What the country needs is an honest, not corrupt, leader
At times like this, the country needs a strong lead from the very top to set the cultural tone. Our leader is Boris Johnson. The tone he is setting from the very top is the prime source of a pandemic of corrupt behaviour.
What does it do to the soul of a country to be led by someone who lies as casually as he abandons his promises to his latest partner?
What example does it set when the mayor of London uses that job to promote the career of his mistress but is able to dodge the consequences because he has gone on to become prime minister?
Is it any wonder we have riots in Northern Ireland when the prime minister told them he would never agree to a border in the Irish Sea, then personally negotiated a deal with the EU to do exactly that, then denied he had signed such a deal, before acted surprised when his shoddy deal started to cause problems?
What goes on in the mind of Chancellor Sunak when he recalls that he got the job because his boss refused to kowtow to Dominic Cummings and got sacked as a consequence? Is it any surprise he then thinks solely about his own self-interest and decides to send money for deprived communities to relatively wealthy Richmond where he just happens to be the local MP?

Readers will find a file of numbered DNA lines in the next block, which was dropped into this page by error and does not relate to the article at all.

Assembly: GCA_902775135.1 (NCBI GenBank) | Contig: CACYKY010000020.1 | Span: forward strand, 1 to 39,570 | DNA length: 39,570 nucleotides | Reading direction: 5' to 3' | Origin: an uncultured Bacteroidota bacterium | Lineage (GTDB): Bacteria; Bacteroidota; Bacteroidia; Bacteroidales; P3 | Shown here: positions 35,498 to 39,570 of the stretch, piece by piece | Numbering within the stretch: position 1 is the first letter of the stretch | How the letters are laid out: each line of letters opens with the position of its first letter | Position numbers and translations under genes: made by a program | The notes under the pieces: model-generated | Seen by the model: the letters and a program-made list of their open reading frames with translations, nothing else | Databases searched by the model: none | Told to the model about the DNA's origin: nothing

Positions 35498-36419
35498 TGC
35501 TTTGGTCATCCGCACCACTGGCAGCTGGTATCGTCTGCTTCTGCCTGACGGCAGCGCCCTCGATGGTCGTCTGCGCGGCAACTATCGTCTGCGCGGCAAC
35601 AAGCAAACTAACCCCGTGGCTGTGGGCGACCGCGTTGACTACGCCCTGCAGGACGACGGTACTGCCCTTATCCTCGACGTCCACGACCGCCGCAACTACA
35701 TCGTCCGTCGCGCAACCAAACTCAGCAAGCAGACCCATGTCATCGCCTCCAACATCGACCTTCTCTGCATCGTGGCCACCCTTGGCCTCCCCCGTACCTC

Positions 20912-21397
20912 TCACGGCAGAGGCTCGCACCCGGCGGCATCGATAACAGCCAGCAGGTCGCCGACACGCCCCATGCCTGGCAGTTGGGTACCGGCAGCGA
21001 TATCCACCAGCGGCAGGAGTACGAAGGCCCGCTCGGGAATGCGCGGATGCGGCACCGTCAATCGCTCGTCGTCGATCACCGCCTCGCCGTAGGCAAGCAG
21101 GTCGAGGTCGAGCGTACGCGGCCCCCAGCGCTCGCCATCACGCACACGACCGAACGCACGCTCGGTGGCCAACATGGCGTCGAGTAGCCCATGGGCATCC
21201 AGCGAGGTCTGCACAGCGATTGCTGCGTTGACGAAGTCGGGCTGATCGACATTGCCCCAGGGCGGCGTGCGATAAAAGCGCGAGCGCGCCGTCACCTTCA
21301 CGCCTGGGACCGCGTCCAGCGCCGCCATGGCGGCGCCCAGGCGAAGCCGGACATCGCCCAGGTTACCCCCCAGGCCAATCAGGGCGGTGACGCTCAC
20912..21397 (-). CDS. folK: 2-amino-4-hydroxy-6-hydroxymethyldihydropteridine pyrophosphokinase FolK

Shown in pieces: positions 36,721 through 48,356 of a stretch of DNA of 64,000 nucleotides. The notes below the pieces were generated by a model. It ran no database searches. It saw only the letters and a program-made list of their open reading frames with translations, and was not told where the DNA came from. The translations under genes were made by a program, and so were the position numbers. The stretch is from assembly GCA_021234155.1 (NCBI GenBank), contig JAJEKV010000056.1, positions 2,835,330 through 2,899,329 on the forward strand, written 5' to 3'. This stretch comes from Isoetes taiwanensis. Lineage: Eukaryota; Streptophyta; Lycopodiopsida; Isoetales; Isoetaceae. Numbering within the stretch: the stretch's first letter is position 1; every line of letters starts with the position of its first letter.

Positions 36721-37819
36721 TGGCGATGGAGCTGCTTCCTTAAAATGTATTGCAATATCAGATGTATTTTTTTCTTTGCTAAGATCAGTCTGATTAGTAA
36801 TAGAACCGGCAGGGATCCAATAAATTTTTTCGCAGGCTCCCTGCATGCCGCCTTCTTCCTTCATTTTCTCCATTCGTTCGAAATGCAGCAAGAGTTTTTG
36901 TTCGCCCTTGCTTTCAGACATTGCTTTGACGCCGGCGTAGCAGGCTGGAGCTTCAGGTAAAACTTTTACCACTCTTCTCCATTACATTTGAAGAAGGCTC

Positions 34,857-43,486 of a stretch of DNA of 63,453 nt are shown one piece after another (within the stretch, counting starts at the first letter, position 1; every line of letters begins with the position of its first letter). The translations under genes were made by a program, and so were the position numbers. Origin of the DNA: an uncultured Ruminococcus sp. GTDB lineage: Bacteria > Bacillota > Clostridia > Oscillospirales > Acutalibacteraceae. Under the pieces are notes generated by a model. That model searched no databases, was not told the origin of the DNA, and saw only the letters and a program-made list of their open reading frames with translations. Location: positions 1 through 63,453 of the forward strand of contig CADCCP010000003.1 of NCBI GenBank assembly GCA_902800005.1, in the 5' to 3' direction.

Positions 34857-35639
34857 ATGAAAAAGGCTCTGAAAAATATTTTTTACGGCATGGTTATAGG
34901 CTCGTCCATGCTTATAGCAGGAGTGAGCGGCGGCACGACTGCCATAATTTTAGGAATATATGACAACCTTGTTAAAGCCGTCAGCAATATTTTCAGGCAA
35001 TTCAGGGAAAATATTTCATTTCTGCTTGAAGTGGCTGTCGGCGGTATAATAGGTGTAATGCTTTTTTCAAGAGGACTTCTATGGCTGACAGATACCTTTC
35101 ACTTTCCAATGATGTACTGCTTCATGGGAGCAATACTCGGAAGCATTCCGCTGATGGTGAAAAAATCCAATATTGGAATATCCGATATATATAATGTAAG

The reputation of the civil service ruined by sleaze
For over a hundred years, Britain’s prided itself on having an independent civil service that’s selected on the basis of talent and cannot be corrupted. What’s left of that reputation when a senior civil servant is allowed to sit on the board of a company that’s seeking government contracts? What’s left of independence when political advisers dominate decision-making?
Britain is a society at a turning point. Throughout covid we’ve had the benefit of some amazing lessons in selfless behaviour from amazing ordinary people. Unfortunately, we’ve also had Johnson and the far-right cabal he chose to accumulate around him. The only lesson any reasonably balanced observer could learn from him is that a cynical pursuit of self-interest and sleaze gets you the top job.
At the very heart of government there’s a deeply corrupting influence. I fear for the future of my country if he remains in power for another three and a half years.